No one needs to wonder whether we have all become more stressed, more anxious, and even more depressed in the past six months amid the worst pandemic in over 100 years. Fear of infection with the possibility of illness is accompanied by frustrations and anxieties over the adverse impact that this virus has had on our lives – personal and professional. Most of us are creatures of habit. We like what we like, the way we like it, and when we like it. In the beginning of the pandemic, we were all scared enough that when the shutdown occurred, most of us were more worried about ourselves, our families, and friends than we were about our businesses. Masks, social distancing, and extreme hygienic measures all seemed reasonable, at least initially. As the country reopened this summer, many of these precautions were relaxed. Now, we are in the midst of an upturn in the cases of COVID-19 throughout our country and around the world. Dramatic changes in lifestyles and life events present daily challenges to all of us. These types of stressors have been found to alter immunity and affect various inflammatory diseases, such as allergy and asthma.
It is somewhat serendipitous that the emphasis for this month’s Annals issue on stress and allergy would come now, because it was planned well over a year ago. As we and our families are experiencing higher levels of chronic stress perceptions, anxiety, and depression, so are most of our patients. It is fundamentally important for us to understand the targets of chronic stress from the neuroendocrine and autonomic nervous influences on immune organs, networks and cells. There are impacts from external events and internal challenges (psychological and physical). A better and deeper understanding of the mind-body relationships is critical if we, as allergists-immunologists, are to address the whole patient to whom we are committed to render optimal care.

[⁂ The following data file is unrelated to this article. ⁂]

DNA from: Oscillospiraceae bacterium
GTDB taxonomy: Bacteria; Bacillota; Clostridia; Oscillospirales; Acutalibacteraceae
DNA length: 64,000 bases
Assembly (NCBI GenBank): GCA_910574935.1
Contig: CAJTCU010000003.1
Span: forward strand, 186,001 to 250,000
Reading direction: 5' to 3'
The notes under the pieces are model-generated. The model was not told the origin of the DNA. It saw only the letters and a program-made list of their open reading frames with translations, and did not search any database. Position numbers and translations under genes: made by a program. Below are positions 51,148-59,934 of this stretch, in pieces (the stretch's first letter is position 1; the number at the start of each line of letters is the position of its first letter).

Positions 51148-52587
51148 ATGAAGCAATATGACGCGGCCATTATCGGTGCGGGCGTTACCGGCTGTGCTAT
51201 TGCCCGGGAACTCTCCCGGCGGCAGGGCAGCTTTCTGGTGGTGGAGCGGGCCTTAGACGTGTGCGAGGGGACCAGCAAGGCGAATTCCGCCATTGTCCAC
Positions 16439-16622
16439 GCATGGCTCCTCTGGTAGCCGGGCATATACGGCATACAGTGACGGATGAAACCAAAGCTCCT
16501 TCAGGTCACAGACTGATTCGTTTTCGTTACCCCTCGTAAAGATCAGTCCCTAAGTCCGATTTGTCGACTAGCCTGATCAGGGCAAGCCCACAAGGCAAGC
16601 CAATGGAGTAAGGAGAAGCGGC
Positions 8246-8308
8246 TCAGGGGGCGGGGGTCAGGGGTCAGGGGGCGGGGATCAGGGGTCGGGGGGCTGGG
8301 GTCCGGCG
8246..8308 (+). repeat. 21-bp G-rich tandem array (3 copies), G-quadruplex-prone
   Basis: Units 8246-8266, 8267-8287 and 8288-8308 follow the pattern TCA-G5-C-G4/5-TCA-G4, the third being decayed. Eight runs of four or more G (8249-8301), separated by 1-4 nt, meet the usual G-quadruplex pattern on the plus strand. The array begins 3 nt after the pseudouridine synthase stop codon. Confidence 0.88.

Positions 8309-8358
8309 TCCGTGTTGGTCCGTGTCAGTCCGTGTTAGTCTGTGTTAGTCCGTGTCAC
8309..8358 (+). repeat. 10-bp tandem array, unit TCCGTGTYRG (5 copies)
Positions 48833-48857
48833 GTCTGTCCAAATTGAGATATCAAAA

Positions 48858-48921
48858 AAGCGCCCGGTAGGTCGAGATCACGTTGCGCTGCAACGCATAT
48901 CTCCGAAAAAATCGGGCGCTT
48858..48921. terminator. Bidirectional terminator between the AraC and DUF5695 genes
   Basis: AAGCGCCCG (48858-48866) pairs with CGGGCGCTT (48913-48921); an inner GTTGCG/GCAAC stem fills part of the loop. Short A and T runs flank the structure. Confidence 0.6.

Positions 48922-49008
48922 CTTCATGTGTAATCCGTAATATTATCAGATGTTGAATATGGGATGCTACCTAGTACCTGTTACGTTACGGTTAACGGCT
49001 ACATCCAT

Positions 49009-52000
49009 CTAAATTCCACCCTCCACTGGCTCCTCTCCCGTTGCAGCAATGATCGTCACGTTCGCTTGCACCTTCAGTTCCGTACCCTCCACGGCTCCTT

This month’s issue features several articles in different formats that should allow readers to improve and increase their fund of knowledge and develop appreciation to the extent that stress can adversely affect our patients and how we can begin to identify and even intervene against these disease-exacerbating influences.
In a basic approach, Theoharis C. Theoharides, MS, MPhil, PhD, MD, begins at the cellular level by describing the adverse impact of psychological stress on mast cell function through neuroendocrine pathways that involve corticotropin-releasing hormone, neurotensin, and substance P. This increased mast cell sensitivity and the activity is further enhanced by the allergic inflammatory milieu-producing cytokines, such as interleukin 33. Such diverse illnesses,as asthma, atopic dermatitis, and mastocytosis seem to be particularly susceptible to stress-mediated mast cell activation. Eyal Oren, MD, PhD, and Fernando D. Martinez, MD, move to the whole-body physiological consequences of chronic excessive stress that can translate into increases in both incidence of new asthma and exacerbation of the existing disease. They succinctly review the progression from neuroendocrine pathways to altered inflammatory responses to clinical comorbidities indicating long-term effects of stress. For example, children with significant life stressors can manifest increased incidence and severity of asthma as adolescents and adults, extending even to such practical applications as decreased responsiveness to long- and short-acting bronchodilators during a time of high stress.
I hope these and other articles will stimulate you to think more about psychological dysfunction in your patients. If nothing more than appropriate mental health professional referral, being willing to recognize and address these issues in our patients (and perhaps in ourselves and our staffs) will ultimately improve the quality of care we provide to our patients. Please stay safe and healthy this fall.
Gailen D. Marshall, Jr., MD PhD FACAAI